Not illegal, but be gracious and get permission

Websites like that encourage people to take and submit photos of strangers are not doing anything wrong, said Mr Rajan Supramaniam, a lawyer at Hilborne Law LLC

He said: "Taking photos in public places is generally all right. As long as they are not for commercial use and if there are no derogatory or defamatory remarks."

He said there was a grey area when you post the pictures online, especially if they are accompanied by personal or sexual remarks.

If a complaint is lodged, the parties involved can be investigated.

Mr Supramaniam said: "It borders on infringing on people's privacy although it's in a public place.

"For ethical reasons, you should get permission from the people in the photos if you want to post them."


Mr William Wan, general secretary of the Singapore Kindness Movement, agreed saying: "To be gracious, it is necessary to ask permission before you post it. Kindness includes respect for the privacy of (other) people.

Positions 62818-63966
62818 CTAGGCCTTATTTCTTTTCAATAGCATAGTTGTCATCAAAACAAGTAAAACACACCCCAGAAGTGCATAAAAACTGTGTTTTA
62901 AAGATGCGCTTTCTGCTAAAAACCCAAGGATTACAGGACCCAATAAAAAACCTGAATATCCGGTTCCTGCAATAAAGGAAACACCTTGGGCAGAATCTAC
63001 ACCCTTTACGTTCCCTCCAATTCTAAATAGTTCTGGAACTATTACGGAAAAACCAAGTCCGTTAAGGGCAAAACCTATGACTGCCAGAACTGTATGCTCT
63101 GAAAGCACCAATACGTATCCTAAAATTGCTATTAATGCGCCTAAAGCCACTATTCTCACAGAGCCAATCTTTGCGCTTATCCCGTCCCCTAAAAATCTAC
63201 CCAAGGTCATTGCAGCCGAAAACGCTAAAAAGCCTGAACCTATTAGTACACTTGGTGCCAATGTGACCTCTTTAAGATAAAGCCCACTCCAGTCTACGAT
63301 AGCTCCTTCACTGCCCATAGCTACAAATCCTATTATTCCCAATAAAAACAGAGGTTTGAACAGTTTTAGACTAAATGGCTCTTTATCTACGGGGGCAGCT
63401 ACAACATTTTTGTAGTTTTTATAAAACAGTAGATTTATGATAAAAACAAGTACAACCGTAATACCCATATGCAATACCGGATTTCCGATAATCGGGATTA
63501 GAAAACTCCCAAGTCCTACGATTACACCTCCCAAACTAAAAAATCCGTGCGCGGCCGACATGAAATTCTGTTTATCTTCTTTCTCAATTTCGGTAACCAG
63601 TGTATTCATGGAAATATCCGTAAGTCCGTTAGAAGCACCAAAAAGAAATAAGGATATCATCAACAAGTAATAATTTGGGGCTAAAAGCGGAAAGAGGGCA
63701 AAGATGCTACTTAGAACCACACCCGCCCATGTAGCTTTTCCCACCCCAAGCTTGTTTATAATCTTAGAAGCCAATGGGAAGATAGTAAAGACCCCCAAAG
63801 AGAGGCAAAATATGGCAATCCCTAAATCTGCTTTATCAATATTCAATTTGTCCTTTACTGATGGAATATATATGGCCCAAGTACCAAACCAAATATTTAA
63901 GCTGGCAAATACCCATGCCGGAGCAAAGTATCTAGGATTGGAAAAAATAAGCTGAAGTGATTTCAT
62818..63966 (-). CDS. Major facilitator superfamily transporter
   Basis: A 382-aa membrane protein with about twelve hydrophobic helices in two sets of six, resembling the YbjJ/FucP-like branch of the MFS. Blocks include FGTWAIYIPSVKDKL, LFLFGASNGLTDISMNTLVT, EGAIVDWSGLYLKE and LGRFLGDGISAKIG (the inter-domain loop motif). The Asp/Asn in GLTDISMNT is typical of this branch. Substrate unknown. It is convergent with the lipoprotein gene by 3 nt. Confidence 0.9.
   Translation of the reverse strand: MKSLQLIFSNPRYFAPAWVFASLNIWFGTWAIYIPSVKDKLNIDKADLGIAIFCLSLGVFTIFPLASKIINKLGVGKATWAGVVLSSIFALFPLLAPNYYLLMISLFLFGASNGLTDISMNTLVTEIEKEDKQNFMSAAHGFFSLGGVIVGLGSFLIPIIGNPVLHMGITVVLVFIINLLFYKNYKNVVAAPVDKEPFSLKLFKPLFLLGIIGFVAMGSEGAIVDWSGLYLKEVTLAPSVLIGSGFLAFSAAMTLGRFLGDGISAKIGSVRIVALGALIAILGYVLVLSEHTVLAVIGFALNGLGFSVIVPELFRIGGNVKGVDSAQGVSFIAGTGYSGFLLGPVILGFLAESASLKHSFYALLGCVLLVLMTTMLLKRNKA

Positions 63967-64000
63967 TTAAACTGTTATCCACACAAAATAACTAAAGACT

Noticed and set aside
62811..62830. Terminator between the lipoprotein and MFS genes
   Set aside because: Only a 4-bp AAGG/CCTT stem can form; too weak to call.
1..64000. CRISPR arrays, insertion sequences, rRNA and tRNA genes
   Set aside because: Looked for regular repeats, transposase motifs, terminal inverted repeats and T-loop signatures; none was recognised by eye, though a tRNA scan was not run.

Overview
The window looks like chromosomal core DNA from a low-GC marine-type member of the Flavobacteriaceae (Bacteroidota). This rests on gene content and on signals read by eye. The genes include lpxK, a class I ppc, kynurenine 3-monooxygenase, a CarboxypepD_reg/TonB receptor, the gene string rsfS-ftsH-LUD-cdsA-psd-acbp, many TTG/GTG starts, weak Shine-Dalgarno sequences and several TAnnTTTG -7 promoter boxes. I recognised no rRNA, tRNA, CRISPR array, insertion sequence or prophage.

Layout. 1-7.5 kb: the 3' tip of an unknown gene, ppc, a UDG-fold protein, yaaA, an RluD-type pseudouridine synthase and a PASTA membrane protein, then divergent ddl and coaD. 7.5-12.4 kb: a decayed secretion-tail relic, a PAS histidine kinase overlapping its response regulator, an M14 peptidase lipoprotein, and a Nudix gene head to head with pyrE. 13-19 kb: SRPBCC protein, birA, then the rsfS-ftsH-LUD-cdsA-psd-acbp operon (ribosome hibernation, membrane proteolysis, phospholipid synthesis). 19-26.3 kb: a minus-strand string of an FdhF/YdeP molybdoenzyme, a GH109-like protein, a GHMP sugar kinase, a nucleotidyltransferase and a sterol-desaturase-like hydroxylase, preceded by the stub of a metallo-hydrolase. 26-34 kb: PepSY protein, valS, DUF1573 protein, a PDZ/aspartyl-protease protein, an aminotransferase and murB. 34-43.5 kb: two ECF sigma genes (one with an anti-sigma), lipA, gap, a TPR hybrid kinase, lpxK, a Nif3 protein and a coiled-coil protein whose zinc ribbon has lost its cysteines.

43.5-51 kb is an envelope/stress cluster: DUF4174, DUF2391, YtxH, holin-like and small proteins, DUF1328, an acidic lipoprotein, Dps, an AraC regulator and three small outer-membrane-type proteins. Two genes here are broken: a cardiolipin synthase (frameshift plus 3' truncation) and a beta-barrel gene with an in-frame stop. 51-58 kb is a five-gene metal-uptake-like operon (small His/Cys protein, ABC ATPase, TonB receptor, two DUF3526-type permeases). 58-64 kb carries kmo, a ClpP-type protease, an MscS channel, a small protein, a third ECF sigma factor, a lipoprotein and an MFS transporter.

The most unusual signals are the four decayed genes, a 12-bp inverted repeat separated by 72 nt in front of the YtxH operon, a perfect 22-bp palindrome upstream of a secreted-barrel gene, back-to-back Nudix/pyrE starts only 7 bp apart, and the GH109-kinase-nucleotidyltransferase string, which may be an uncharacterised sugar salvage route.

"It is only courteous and if you intend it to be positive (to compliment someone), there is no reason why you should not ask for permission."

While appreciating the website creators for promoting "cyber-complimenting", Mr Wan said: "It is encouraging that we have people who are tired of the negativity and want to do something positive, but we must be sensitive to the privacy needs of people and be aware of unexpected consequences.

"Good intentions do not always lead to good consequences."